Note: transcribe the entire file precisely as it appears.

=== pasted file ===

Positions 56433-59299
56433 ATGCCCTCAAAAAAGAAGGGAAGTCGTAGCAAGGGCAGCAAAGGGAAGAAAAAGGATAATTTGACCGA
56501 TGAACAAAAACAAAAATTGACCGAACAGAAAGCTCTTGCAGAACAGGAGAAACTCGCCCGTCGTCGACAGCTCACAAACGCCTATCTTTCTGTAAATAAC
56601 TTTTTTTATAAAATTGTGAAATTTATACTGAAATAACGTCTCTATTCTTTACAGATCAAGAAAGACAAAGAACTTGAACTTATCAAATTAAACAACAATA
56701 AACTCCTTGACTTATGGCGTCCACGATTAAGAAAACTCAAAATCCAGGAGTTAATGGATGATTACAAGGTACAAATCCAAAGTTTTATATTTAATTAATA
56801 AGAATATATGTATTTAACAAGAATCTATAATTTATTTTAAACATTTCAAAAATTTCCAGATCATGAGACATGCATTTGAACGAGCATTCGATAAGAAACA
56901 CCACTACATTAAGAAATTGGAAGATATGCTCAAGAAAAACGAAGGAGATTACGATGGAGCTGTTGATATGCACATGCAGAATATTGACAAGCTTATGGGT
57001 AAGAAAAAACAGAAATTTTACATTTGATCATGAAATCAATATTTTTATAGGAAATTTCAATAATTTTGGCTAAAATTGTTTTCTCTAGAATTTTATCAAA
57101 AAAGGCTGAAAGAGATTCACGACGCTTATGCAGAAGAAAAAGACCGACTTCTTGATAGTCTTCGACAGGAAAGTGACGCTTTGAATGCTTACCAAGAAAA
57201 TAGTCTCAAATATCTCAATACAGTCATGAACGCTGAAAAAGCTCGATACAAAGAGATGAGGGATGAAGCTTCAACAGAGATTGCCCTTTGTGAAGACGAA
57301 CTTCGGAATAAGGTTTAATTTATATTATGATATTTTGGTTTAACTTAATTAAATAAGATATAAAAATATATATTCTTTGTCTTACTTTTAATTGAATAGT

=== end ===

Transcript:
Positions 56433-59299
56433 ATGCCCTCAAAAAAGAAGGGAAGTCGTAGCAAGGGCAGCAAAGGGAAGAAAAAGGATAATTTGACCGA
56501 TGAACAAAAACAAAAATTGACCGAACAGAAAGCTCTTGCAGAACAGGAGAAACTCGCCCGTCGTCGACAGCTCACAAACGCCTATCTTTCTGTAAATAAC
56601 TTTTTTTATAAAATTGTGAAATTTATACTGAAATAACGTCTCTATTCTTTACAGATCAAGAAAGACAAAGAACTTGAACTTATCAAATTAAACAACAATA
56701 AACTCCTTGACTTATGGCGTCCACGATTAAGAAAACTCAAAATCCAGGAGTTAATGGATGATTACAAGGTACAAATCCAAAGTTTTATATTTAATTAATA
56801 AGAATATATGTATTTAACAAGAATCTATAATTTATTTTAAACATTTCAAAAATTTCCAGATCATGAGACATGCATTTGAACGAGCATTCGATAAGAAACA
56901 CCACTACATTAAGAAATTGGAAGATATGCTCAAGAAAAACGAAGGAGATTACGATGGAGCTGTTGATATGCACATGCAGAATATTGACAAGCTTATGGGT
57001 AAGAAAAAACAGAAATTTTACATTTGATCATGAAATCAATATTTTTATAGGAAATTTCAATAATTTTGGCTAAAATTGTTTTCTCTAGAATTTTATCAAA
57101 AAAGGCTGAAAGAGATTCACGACGCTTATGCAGAAGAAAAAGACCGACTTCTTGATAGTCTTCGACAGGAAAGTGACGCTTTGAATGCTTACCAAGAAAA
57201 TAGTCTCAAATATCTCAATACAGTCATGAACGCTGAAAAAGCTCGATACAAAGAGATGAGGGATGAAGCTTCAACAGAGATTGCCCTTTGTGAAGACGAA
57301 CTTCGGAATAAGGTTTAATTTATATTATGATATTTTGGTTTAACTTAATTAAATAAGATATAAAAATATATATTCTTTGTCTTACTTTTAATTGAATAGT